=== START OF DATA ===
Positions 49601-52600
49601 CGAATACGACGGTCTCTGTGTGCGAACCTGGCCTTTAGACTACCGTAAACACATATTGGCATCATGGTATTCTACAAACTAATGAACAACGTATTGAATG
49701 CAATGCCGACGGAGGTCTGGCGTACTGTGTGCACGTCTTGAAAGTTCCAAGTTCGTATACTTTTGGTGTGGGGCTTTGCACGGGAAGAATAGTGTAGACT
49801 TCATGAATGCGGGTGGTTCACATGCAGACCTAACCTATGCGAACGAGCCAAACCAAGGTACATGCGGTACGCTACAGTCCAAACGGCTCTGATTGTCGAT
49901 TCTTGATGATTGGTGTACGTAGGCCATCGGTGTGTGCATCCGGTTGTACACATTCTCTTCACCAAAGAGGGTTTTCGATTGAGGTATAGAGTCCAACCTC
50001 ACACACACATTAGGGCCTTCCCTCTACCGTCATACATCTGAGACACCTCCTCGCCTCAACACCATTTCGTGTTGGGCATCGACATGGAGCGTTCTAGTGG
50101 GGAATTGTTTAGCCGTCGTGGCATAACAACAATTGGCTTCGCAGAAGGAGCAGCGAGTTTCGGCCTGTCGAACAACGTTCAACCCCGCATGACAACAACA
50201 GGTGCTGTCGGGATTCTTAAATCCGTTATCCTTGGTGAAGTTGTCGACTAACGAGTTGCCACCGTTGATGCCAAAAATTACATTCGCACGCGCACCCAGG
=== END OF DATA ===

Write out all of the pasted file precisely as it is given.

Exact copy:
Positions 49601-52600
49601 CGAATACGACGGTCTCTGTGTGCGAACCTGGCCTTTAGACTACCGTAAACACATATTGGCATCATGGTATTCTACAAACTAATGAACAACGTATTGAATG
49701 CAATGCCGACGGAGGTCTGGCGTACTGTGTGCACGTCTTGAAAGTTCCAAGTTCGTATACTTTTGGTGTGGGGCTTTGCACGGGAAGAATAGTGTAGACT
49801 TCATGAATGCGGGTGGTTCACATGCAGACCTAACCTATGCGAACGAGCCAAACCAAGGTACATGCGGTACGCTACAGTCCAAACGGCTCTGATTGTCGAT
49901 TCTTGATGATTGGTGTACGTAGGCCATCGGTGTGTGCATCCGGTTGTACACATTCTCTTCACCAAAGAGGGTTTTCGATTGAGGTATAGAGTCCAACCTC
50001 ACACACACATTAGGGCCTTCCCTCTACCGTCATACATCTGAGACACCTCCTCGCCTCAACACCATTTCGTGTTGGGCATCGACATGGAGCGTTCTAGTGG
50101 GGAATTGTTTAGCCGTCGTGGCATAACAACAATTGGCTTCGCAGAAGGAGCAGCGAGTTTCGGCCTGTCGAACAACGTTCAACCCCGCATGACAACAACA
50201 GGTGCTGTCGGGATTCTTAAATCCGTTATCCTTGGTGAAGTTGTCGACTAACGAGTTGCCACCGTTGATGCCAAAAATTACATTCGCACGCGCACCCAGG